January marked my 6th year as a pole dancer, and it's been quite a journey! One of the challenges as I've progressed has been finding a balance between a regular teaching schedule, and my own training.
I've always been self motivated, driven by a desire to improve my own skills and better understand the technique and process behind movement. Time alone in a studio is invaluable not only for my abilities, but also my skill as a teacher. Practice time is sacred, where achievement is less about the picture perfect moment, and more about the process.
Body & Pole is a busy space, with classes running morning until night, and many demands on the facility outside of the regular schedule. When I began competing it became clear I would need to find a regularpractice time that I could commit to, that would also fit with the studio schedule. For me, I find mornings work well. I appreciate the time before the hum of classes begin in the space. It's sometimes hard to wake up early, but committing to something where I would otherwise just be at home is more compelling than working around social events and time with family.
As someone who teaches full time, there's only so much you can train and teach before your body needs a day off. With each year I become more aware of my schedule of classes, how many I can teach in a day, how many days I need off in a week, and when I've overworked myself.
I've struck a balance with two days off from teaching in the week. The days that I do teach, I'm cautious to limit the number of classes that I teach in a day. While it's tempting to stay busy, I try to be purposeful about saying "no" when I know I won't be teaching at my best.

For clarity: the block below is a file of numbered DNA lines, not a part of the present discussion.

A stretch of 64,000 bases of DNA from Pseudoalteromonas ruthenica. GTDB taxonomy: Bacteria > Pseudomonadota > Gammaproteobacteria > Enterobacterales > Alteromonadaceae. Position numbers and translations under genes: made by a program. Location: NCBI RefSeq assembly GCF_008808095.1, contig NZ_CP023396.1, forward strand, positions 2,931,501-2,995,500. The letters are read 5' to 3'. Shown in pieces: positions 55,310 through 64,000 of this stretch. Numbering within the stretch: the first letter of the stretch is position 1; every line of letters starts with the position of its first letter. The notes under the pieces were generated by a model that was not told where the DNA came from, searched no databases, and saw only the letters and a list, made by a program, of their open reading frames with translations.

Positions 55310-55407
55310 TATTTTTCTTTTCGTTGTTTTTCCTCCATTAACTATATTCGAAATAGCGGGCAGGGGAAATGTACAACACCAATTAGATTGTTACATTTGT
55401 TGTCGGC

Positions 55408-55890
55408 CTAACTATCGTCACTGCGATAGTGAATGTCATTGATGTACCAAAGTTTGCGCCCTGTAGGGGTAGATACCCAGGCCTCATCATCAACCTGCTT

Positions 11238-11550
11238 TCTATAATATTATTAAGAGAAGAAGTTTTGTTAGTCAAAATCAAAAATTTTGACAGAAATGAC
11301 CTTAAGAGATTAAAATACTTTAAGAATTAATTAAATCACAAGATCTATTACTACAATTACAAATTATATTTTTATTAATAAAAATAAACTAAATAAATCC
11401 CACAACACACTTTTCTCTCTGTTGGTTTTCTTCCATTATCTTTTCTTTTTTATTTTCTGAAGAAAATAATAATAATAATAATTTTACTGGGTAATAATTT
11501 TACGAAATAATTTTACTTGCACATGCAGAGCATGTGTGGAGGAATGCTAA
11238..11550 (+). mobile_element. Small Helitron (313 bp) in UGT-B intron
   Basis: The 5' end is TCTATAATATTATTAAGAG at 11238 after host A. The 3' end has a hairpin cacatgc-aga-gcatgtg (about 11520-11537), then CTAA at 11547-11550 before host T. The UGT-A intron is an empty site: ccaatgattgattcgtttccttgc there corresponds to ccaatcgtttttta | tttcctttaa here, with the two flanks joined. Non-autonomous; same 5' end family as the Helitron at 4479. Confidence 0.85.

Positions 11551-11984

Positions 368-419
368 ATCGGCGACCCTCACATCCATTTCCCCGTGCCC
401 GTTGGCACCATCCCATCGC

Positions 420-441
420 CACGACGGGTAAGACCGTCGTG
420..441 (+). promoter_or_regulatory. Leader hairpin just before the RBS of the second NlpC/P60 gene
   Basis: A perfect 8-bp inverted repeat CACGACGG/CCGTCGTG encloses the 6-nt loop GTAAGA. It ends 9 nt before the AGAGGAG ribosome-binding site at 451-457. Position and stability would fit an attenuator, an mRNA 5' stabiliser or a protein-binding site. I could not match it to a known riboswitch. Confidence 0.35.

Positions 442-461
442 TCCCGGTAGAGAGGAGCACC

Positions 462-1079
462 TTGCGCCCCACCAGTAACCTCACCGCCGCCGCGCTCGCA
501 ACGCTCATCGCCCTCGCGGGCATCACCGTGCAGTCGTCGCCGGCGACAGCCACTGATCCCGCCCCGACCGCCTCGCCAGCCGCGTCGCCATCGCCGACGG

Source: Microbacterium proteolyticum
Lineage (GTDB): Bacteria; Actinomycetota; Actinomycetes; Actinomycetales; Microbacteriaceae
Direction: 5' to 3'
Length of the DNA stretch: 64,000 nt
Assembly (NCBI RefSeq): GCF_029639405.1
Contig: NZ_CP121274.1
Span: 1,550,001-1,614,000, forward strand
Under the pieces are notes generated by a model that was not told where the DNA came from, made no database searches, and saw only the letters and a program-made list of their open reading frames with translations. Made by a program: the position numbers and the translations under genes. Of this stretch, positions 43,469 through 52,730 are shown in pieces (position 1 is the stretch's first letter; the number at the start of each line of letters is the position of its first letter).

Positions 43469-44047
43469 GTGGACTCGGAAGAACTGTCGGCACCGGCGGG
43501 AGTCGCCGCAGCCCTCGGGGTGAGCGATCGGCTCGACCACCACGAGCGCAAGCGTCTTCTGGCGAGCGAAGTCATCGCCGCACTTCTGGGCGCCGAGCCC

On my days off, I train one day, focusing on flexibility and handstands, which helps break up the "pole patterns." I always have one day a week to rest, where I'll schedule body work as needed. Time teaching classes is also an opportunity to continue learning. Even though I may have taught an outside leg hang 7,000 times, I still can find new points of relevance for teaching, and improve my own execution of the move.
If you're struggling with feeling uninspired or exhausted all the time, it's a good sign it's time to reevaluate your schedule. Thinking about the week as a whole helps me anticipate how tired I may be when I'm on day five of teaching, and if I should really sub that extra class!
Taking class is important when you can. Most days I don't have as much time to be a student, but when I do, I find it helps reinvigorate my teaching. Or try branching out into a totally different movement class. It helps your brain reset and you may pick up some teaching tips from a different medium.
Teaching and training is definitely a balancing act, but with practice, it's possible to improve your skills, stay inspired, and bring your best energy to the classroom!